Tighter than a tight thing, Tom Petty sings ‘Don’t Do Me Like That’ off his 1979 album Damn The Torpedoes. R.I.P. you heartbreaker.
Good morning! Released in March 1980, ‘Going Underground’ was the first UK chart-topping single by The Jam. Such was the buzz about the band, it went straight to number one as part of a double A-side with ‘Dreams of Children’. Still, it came as a surprise to the band. They were caught on the hop in the US and had to cancel their tour immediately, flying back on concorde to do their promo work in Blighty. The song was released as a single, but not as part of the band’s six studio albums.
‘Wrapped Around Your Finger’ was the second single off The Police’s fifth, final and most successful album Synchronicity. Written by Sting, it was never going to be one of Andy Summers’s favourite tracks, but he still got to play around with his trademark effects, even when playing second fiddle.
While synth pop continued to eat up the charts both sides of the pond, something very different was happening in Athens, Georgia. 1983 saw R.E.M. release their debut album Murmur, revealing a sound that didn’t sound half as transient as daytime radio play. The heady mix of West Coast pop, Michael Stipe’s new wave vocals and Peter Buck’s jangly guitar signal the signs of greatness to come. ‘Talk About The Passion’ my friends, talk about the passion.
Before he had started to love the sound of breaking glass, songwriter Nick Lowe had already metamorphosised into the Jesus Of Cool. Suddenly happy to quote Kurt Vonnegut, the pub rock veteran releases a stellar first single on Stiff Records. Now that is the transition of a man unleashed. And so it goes…
Decent festive songs are scarce, but then Christmas sounds were better in the 1980s. The riff may be military-grade cheese, but the rest is pure New Wave Yuletide.
I will be doing my own wrapping up on Boxing Day with a listen back at the year. That review will be beginning of a holiday hiatus; I’m taking some time out until January. Until then, Merry Christmas and a happy New Year!
‘Blue Monday’ is widely regarded as a key bridge between synthesized disco and house music scene that would take the dance floors by storm by the end of the decade. According to Bernard Sumner, the track is a derivative of Klein + M.B.O.’s ‘Dirty Talk’, Sylvester’s ‘You Make Me Feel (Mighty Real), ‘Donna Summer’ ‘Our Love’ and Kraftwerk’s ‘Uranium’. Whatever the source of inspiration, this was alternative dance 101. Bernard Sumner’s machine-like vocals were the icing on the cake.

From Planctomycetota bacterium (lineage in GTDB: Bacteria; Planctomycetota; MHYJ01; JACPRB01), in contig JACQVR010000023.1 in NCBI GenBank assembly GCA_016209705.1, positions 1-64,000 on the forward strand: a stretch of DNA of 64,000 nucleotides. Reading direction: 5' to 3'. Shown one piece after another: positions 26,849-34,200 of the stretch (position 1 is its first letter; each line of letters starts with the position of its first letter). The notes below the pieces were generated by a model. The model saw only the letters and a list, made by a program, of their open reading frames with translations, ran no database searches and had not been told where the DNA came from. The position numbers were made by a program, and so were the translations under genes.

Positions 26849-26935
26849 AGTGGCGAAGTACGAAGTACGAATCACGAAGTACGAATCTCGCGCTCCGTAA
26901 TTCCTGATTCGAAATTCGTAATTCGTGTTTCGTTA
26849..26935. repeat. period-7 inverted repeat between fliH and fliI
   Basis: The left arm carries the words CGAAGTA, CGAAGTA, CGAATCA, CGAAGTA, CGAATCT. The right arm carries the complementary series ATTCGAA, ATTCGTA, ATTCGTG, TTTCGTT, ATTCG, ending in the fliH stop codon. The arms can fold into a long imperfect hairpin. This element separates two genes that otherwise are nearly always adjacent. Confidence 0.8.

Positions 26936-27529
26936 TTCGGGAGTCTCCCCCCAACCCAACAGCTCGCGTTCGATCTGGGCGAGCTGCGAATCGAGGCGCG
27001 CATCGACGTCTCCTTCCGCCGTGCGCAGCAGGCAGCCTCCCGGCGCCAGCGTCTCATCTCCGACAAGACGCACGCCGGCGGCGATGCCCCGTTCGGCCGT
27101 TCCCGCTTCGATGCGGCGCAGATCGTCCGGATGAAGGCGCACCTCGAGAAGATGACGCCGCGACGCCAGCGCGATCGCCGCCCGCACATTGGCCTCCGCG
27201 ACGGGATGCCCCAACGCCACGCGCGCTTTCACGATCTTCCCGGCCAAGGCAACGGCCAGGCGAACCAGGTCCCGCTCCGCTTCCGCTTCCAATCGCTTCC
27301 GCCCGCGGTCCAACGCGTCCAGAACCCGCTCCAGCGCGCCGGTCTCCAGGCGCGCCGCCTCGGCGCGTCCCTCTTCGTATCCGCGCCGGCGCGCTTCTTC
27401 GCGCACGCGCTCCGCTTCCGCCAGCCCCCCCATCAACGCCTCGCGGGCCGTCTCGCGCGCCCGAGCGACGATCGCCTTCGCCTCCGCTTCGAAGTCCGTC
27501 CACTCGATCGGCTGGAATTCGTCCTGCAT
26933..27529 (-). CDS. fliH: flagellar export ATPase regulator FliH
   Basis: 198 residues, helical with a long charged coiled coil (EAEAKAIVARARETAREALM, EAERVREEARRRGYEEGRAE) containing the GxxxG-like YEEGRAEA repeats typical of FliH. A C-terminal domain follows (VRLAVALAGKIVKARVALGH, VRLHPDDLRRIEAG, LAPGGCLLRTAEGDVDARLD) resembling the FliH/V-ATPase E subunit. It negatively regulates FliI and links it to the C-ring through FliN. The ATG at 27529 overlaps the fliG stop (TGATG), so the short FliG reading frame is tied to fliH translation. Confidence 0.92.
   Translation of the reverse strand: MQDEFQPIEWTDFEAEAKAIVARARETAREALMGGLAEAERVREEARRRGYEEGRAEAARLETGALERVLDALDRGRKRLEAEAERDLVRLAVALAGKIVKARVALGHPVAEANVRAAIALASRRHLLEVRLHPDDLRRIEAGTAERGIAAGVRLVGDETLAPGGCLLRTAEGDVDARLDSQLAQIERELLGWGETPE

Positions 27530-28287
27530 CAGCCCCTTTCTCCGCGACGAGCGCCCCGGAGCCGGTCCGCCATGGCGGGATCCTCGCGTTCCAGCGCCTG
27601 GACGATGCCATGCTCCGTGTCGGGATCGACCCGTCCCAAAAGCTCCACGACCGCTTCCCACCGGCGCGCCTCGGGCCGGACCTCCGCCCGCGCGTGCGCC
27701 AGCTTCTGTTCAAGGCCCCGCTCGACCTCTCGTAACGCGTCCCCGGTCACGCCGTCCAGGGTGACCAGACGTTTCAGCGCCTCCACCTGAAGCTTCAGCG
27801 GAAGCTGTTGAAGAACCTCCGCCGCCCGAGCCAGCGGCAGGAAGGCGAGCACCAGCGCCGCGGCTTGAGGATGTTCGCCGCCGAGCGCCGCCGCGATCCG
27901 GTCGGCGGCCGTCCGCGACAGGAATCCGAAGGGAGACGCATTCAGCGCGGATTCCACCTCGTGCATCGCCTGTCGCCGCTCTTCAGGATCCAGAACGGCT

‘Annie Get Your Gun’ was last single that Squeeze released prior their break up in 1982. Despite its quality, It was never released on a studio album, but followed the single releases off their relatively unsuccessful fifth studio album Sweets from a Stranger. Success is a fickle thing, but Glenn Tilbrook’s song-writing ability is unquestionable.
In the same year, The Teardrop Explodes released their album Kilimanjaro – not that I would have known at the time. However, the following January, Julian Cope and gang released ‘Reward’ as a single and its sound was able to bridge the gap between post-punk and the pop charts.
It’s not ‘Down Under’, but that’s a good thing right, because this is ‘Overkill’. “I can’t get to sleep/I think about the implications,” Colin Hay laments. “I worry over situations/I know will be all right/Perhaps it’s just imagination.” Genius songwriting; it featured on Men At Work’s 1983 album Cargo.
The word “squelch” always has me thinking of the Roland TB-303. Before it became the mainstay of house music, 1982’s introduction of the TB-303 was originally designed as a computerised bass. Here Edwyn Collins and pals use it as it was originally intended on Orange Juice’s new wave classic title track off Rip It Up – all helped by some choppy Nile Rodgers-style guitar. But as good as it is, thankfully the Transistor Bass 303’s use would be bastardised to service many a dance floor.
Despite the heady creativity of their first four long players, it was their fifth (1983’s Speaking In Tongues), and more specifically its single ‘Burning Down The House’, that became Talking Heads’ commercial breakthrough. The closing track ‘This Must Be the Place (Naive Melody)’ was the gem of the album. Listening to it now, the song sounds very Tom Tom Club. At the time, it was the closest thing to a love song in David Byrne’s catalogue.